BlogResume WritingHow to List References on a Resume [Full Guide with Examples]

How to List References on a Resume [Full Guide with Examples]

references resume

Whether you just applied for your dream job or landed an interview already, at some point you might be asked to provide a full list of professional references attached to your resume. 

While this might seem easy at first, it can get quite confusing. 

Should there be any reference on a resume? Or should you submit them in a separate document?

Do you need to follow a specific formatting style? Or should it look just like your resume?

And who can you include in your reference list? Previous employers? Professors? 

If you are not sure how to answer the questions above, don’t worry. We’ll guide you through each step of creating a professional reference list that you can attach to your resume and make sure you land that dream job. 

Key Takeaways

  • Most experts agree that you should not put references on a resume. Generally, it’s only necessary if the company you apply to asks for them.

  • Good references that you can put on your resume are people from the companies you previously worked for. These should not be your family members or friends.

  • Before listing anyone as a reference on your resume, make sure you have asked for permission beforehand.

  • When listing the references on your resume, make sure to list them from the strongest to the weakest.

  • The resume references must be written on a separate page but in the same format as your resume.

  • Make sure to thank your references after you get permission to mention them in your reference list.

Should You Put References on Your Resume?

resume profile

Generally speaking, putting your references on a resume is not a common practice. In other words, you do not have to do it unless the job description explicitly asks for a list of references. 

Here are several types of jobs for which you’ll probably be required to submit them: 

Types of Jobs that Require References

  • Teaching jobs. Adding a reference on a resume for teachers is necessary, as the employer needs to know how well you handle different situations with students.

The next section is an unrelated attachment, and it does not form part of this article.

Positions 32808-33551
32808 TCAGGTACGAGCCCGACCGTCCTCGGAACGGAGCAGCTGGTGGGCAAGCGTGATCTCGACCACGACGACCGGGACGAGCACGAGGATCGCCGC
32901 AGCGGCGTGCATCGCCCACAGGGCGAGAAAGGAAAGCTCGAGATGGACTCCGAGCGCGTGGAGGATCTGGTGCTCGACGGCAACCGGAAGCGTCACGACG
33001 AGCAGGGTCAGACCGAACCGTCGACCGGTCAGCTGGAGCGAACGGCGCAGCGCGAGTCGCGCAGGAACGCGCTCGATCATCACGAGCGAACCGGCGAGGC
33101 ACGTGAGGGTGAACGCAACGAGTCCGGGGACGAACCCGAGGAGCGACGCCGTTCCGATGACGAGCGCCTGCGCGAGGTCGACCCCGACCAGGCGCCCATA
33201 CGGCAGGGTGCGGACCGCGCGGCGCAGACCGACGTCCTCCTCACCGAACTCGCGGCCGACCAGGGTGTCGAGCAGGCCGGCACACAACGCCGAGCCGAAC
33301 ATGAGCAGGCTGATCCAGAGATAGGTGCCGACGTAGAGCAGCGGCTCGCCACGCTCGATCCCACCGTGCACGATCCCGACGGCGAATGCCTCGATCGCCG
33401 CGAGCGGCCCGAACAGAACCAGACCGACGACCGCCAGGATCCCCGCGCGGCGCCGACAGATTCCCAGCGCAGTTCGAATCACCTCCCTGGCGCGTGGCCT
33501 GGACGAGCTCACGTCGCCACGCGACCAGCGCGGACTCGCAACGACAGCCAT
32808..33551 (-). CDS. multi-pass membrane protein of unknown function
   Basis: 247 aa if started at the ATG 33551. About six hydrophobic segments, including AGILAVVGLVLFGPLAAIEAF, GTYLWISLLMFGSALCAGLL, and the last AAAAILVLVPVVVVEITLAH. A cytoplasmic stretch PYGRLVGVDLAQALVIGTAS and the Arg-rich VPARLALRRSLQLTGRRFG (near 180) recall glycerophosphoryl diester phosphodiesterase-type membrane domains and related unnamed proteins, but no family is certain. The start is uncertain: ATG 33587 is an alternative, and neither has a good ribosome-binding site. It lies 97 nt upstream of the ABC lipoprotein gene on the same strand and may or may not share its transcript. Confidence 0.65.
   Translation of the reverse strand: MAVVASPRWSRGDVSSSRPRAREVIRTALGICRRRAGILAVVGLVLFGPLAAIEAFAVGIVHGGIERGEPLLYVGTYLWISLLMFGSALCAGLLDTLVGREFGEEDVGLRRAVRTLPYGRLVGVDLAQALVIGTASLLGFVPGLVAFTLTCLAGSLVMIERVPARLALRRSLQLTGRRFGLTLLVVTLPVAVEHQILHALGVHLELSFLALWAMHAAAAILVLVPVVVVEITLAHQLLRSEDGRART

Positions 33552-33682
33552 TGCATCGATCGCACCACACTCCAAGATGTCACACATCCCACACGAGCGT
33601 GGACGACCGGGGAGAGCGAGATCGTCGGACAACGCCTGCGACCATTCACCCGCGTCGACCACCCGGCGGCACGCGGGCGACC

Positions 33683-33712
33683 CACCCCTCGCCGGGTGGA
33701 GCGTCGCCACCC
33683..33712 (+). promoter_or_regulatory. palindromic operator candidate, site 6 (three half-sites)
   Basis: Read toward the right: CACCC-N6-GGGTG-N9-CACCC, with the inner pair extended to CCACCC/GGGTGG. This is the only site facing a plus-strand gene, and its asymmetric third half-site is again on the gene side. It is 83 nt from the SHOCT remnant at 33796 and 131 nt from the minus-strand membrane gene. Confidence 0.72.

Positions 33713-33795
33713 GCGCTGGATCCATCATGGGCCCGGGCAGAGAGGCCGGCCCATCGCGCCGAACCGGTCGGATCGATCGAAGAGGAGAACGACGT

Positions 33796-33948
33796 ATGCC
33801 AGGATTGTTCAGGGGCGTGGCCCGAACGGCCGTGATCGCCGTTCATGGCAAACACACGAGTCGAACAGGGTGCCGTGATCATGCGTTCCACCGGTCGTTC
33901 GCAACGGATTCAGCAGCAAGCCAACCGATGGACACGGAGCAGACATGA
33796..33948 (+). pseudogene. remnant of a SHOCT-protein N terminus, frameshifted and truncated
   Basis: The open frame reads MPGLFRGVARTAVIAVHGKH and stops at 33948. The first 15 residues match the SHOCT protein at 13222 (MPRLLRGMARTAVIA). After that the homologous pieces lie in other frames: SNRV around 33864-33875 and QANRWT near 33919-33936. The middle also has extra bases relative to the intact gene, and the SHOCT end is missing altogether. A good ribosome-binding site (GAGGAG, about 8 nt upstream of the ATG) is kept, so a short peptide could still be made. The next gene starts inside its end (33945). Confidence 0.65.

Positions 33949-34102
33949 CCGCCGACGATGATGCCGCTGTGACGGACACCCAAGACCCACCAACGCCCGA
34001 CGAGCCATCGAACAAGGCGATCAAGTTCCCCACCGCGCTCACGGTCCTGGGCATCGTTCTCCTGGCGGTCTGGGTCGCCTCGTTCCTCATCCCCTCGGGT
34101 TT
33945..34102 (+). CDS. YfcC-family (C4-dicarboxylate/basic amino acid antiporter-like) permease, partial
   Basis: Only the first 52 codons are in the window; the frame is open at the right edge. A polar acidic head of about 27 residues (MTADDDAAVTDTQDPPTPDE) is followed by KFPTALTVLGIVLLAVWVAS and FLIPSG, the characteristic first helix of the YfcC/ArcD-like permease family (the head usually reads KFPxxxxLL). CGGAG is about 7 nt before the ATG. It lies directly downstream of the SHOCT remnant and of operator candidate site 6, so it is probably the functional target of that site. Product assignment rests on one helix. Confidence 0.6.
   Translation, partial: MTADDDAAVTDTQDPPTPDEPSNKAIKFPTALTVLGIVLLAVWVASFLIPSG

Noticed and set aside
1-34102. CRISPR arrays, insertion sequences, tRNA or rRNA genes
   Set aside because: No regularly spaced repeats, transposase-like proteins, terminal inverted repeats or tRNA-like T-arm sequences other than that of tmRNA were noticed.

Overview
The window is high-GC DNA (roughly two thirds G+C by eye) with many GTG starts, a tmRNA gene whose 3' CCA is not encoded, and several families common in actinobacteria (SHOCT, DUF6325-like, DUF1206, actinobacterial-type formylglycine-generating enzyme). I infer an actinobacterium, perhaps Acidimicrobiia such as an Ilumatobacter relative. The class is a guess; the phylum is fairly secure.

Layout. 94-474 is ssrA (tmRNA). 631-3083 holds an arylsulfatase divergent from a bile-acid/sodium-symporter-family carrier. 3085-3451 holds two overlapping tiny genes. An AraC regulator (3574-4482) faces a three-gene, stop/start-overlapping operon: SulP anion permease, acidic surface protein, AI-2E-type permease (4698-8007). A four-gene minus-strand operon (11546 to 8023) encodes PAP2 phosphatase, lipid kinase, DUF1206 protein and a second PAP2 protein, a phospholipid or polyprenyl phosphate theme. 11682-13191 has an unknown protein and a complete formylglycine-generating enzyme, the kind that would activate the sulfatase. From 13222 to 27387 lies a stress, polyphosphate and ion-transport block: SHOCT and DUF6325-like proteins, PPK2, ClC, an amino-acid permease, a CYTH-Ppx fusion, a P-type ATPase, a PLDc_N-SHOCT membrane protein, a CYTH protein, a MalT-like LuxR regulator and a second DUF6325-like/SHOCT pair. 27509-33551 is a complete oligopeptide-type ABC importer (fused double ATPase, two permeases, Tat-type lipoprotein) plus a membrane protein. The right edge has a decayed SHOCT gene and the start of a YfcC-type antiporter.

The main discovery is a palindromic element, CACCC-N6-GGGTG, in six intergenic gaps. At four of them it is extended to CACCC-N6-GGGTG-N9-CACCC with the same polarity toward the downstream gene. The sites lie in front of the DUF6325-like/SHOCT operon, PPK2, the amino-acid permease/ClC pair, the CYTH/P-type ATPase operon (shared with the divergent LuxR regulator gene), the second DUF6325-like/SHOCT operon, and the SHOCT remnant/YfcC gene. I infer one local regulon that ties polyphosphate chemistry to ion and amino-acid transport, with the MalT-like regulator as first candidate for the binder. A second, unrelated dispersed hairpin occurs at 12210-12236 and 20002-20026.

• Customer service jobs. Employers in this field usually need references to check how well you can interact with customers.

  • Sales jobs. You will be asked to submit references for jobs like this since the employer can find out more about your social skills this way. They’ll also check your ability to convince people to buy things while maintaining good communication. .

  • Medical jobs. Handling difficult and stressful situations in a hospital or clinic is key to any medical job. That is why your future employer may be interested in hearing how you deal with such situations from your previous employer. 

For more information on what you should put on your resume, check our full guide on resumes.

How To List References in a Resume 

When listing your references on a resume, the first thing to do is to start with the strongest ones. Once you establish the ranking of your references, check what kind of information is needed from the specific person who acts as your reference. 

Here are the essential pieces of information your reference section should include:

Mandatory Reference Section Information

  • The full name of the reference

  • The current job position the reference holds

  • The name of the company where the reference is currently working at

  • The phone number through which the reference can be contacted

  • The email address of the reference

  • Description of the reference (how you know each other, where and when you worked together, etc.)

So, the actual reference section on your resume should look something like this:

Reference Section Example

References for [Your Name]

[Your contact information]

[Full name of the first reference]

[Current Job/Position] at [Company Name]

[Contact information]

[Description of the reference]

[Full name of the second reference]

[Current Job/Position] at [Company Name]

[Company Name]

[Contact Information]

[Description of the reference]

etc.

Make sure that your reference list is on a separate page from the actual resume, but keep the same format you used in it. 

How Long Should a Reference List Be?

Generally speaking, the best bet when it comes to the number of references is to includethree to four of them in your resume

On the other hand, the number of references you add to your resume should not exceed seven. However, you rarely need that many references unless you’re looking for a senior job position or if the job description specifically says so.

If you are applying for a managerial position, you might want to take a look at this complete list of interview questions for managers. 

Which References Should You Include in Your Resume? 

resume format